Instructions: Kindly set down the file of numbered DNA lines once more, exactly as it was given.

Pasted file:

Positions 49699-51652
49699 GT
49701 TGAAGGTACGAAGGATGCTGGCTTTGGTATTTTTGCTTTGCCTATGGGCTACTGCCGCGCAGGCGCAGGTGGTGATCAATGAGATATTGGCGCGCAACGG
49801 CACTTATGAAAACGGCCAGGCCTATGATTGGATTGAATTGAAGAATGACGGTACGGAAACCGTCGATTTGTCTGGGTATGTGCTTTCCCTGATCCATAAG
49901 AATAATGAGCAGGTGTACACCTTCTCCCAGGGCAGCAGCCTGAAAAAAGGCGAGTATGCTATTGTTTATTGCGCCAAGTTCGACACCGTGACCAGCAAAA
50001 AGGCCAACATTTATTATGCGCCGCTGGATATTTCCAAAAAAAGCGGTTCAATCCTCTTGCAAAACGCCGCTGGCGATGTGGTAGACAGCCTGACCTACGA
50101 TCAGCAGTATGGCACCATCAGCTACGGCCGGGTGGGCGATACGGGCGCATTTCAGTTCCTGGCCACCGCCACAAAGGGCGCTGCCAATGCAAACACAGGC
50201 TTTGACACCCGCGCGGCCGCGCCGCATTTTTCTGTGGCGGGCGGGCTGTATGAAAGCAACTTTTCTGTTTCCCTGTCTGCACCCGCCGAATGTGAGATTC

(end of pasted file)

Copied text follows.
Positions 49699-51652
49699 GT
49701 TGAAGGTACGAAGGATGCTGGCTTTGGTATTTTTGCTTTGCCTATGGGCTACTGCCGCGCAGGCGCAGGTGGTGATCAATGAGATATTGGCGCGCAACGG
49801 CACTTATGAAAACGGCCAGGCCTATGATTGGATTGAATTGAAGAATGACGGTACGGAAACCGTCGATTTGTCTGGGTATGTGCTTTCCCTGATCCATAAG
49901 AATAATGAGCAGGTGTACACCTTCTCCCAGGGCAGCAGCCTGAAAAAAGGCGAGTATGCTATTGTTTATTGCGCCAAGTTCGACACCGTGACCAGCAAAA
50001 AGGCCAACATTTATTATGCGCCGCTGGATATTTCCAAAAAAAGCGGTTCAATCCTCTTGCAAAACGCCGCTGGCGATGTGGTAGACAGCCTGACCTACGA
50101 TCAGCAGTATGGCACCATCAGCTACGGCCGGGTGGGCGATACGGGCGCATTTCAGTTCCTGGCCACCGCCACAAAGGGCGCTGCCAATGCAAACACAGGC
50201 TTTGACACCCGCGCGGCCGCGCCGCATTTTTCTGTGGCGGGCGGGCTGTATGAAAGCAACTTTTCTGTTTCCCTGTCTGCACCCGCCGAATGTGAGATTC